The idea of custodianship might offer some help, here. Several different custodial roles have been proposed for biobanks, including that of a “tissue trustee” whose responsibility is to de-identify tissues, control access to samples and data, and to assure that uses are appropriate.13 Others propose a stewardship model to minimize risk to contributors and assure informed consent to the donation process,14 balancing potential harms to them with benefits to “the common good.”14,15 A third proposal embraces a legally inspired understanding on which research participants transfer property rights to a biobank, which holds them as a trustee.15,16 Although these various custodial models appear above all aimed at articulating or overseeing the ethical responsibilities of biobanks, they might well be developed in a way that allows us to derive obligations incumbent on secondary researchers.

But do biobanks really have special, custodial responsibilities? Although we do not mean to assume or endorse any particular custodial approach, the partial entrustment model that we will now set out as a way of supporting and explaining secondary researchers’ obligations to return findings can be viewed as explaining why they do. Accordingly, the model fits well with the idea that biobanks play a custodial role. The partial entrustment model thus supports a certain understanding of the role-obligations of the custodians of samples and of secondary researchers. Rather than assuming that these people have such role-obligations, however, we seek to explain how the partial entrustment model grounds the claim that they do.

An Alternative Approach: the Partial Entrustment Model

The partial entrustment model originated as a view about medical researchers’ ancillary-care obligations—their obligations to provide or arrange for medical care that research participants need but that is not required in order to carry out their studies safely or soundly.17,18 The model naturally extends to the return of IFs, for it holds that the aspects of the participants’ health that are entrusted to the researchers’ care are those that come to light via the study procedures.4 What thus comes to light will either pertain to what is under study, and hence be covered by the ethical requirement to provide or arrange for standard-of-care treatment—arguably part of what is required to carry out a study safely—or else be incidental or ancillary.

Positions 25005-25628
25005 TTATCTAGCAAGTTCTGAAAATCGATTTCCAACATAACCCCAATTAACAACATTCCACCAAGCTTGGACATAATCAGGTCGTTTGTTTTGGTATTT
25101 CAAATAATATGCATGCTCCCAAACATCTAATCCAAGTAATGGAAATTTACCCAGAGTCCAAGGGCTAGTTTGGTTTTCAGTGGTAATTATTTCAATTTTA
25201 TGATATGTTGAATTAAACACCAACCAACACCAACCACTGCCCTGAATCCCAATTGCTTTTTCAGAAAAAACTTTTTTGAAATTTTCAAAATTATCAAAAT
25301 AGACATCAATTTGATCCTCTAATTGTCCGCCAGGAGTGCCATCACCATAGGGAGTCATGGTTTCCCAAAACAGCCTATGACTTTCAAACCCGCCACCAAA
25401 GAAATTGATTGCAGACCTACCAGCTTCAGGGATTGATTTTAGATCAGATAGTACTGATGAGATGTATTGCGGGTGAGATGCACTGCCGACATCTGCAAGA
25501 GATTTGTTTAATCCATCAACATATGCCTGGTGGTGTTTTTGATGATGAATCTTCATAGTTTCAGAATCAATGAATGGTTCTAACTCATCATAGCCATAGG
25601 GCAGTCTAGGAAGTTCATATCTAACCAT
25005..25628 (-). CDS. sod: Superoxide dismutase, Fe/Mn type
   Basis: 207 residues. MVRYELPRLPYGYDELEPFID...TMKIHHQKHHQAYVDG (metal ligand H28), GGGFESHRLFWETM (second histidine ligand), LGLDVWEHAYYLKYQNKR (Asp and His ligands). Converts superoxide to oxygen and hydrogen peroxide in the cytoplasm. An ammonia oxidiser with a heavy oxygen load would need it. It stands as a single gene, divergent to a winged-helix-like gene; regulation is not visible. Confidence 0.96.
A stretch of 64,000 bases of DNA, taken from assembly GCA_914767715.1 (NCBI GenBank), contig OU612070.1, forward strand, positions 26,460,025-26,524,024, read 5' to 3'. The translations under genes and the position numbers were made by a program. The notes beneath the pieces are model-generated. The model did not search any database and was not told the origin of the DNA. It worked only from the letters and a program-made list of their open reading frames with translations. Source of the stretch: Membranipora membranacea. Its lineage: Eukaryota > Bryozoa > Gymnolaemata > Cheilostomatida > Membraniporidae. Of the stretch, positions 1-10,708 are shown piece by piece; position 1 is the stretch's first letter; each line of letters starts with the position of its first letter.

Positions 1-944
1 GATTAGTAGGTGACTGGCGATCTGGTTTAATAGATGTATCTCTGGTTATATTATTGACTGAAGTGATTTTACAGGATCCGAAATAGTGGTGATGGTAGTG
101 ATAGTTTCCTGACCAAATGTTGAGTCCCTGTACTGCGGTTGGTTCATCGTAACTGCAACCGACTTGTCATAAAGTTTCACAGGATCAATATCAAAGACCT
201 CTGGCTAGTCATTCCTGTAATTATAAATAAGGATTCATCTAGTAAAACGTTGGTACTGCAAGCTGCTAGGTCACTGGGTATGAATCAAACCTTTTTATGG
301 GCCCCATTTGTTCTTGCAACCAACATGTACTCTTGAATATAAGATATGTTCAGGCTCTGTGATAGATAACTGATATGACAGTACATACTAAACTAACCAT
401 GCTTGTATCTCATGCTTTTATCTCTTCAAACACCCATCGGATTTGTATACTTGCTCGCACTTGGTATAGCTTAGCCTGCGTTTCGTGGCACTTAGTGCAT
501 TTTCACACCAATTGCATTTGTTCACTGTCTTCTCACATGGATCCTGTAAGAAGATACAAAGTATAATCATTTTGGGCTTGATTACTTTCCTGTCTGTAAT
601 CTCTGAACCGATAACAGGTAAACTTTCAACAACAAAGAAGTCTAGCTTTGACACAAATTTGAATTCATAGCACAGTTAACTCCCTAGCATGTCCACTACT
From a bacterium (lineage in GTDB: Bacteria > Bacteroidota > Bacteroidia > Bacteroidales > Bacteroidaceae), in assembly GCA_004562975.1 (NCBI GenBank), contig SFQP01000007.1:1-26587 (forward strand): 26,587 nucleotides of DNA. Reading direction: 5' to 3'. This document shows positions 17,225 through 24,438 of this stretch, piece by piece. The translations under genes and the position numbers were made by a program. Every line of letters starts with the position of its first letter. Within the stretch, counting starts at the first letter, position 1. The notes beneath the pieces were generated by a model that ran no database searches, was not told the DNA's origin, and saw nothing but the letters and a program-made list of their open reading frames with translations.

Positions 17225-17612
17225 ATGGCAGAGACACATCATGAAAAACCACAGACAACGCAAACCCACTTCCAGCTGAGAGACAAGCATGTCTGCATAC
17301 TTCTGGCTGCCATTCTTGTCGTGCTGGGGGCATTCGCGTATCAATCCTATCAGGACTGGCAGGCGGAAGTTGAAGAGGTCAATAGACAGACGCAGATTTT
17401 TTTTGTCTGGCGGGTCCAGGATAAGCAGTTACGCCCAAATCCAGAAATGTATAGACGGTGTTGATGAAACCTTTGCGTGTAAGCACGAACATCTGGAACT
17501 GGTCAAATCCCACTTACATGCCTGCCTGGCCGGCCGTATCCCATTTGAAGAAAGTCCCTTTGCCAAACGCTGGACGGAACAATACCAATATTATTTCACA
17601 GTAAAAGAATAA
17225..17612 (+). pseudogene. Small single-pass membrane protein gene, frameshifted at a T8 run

In being limited to those aspects of the participants’ health that come to light via carrying out study procedures, the model limits the scope of the posited entrustment. It also limits the posited entrustment in another way, namely on the basis of the strength of a given claim for ancillary care. The factors on which the strength of such claims crucially depends are set out and illustrated in Table 1 .

Table 1 The strength factors and how they apply in a biobanking context

According to the model, if a given claim to ancillary care is within the scope of what has been entrusted to the researchers and if the claim is sufficiently strong, then the researchers have an obligation to honor that claim.

The various custodial models for biobanks propose that documents be drawn up according to which contributors explicitly entrust custody of their materials to the banks. Although spelling things out during the informed consent process would be a possible way to implement the partial entrustment model, this model does not require anything like this. According to this model, research participants entrust the relevant aspects of their health to the researchers, not because they think they are entrusting them and not because they trust the researchers to act in any particular way. As we know, what participants expect researchers to do for them is sometimes prone to the therapeutic misconception19—specifically, to the form thereof that involves an “unreasonable appraisal of the nature or likelihood of medical benefit from participation in the study, due to a misperception of the nature of the research enterprise.”20 Rather, the model holds that what matters is that, during the informed consent process, the participants have waived certain of their rights that the researchers not touch or probe their bodies or collect their medical histories. The model’s core argument is this: Having gotten the participants to waive their rights against such access to private aspects of their bodies, the researchers obtain special responsibilities to look after the fundamental values that those rights normally protect. Various accounts of the point of these rights that protect the privacy of medical information and of the body might be given; but one morally important function of these rights is to safeguard vulnerable aspects of individuals’ fragile capacities for autonomous choice. This being so, when researchers invite and accept waivers of these rights, they accrue some special responsibilities to look after this value. Although we are not addressing questions of legal liability in this article, this aspect of the informed consent transaction is the central moral basis of the special relationship between researchers and research participants that the court in Grimes appeared to be struggling to articulate.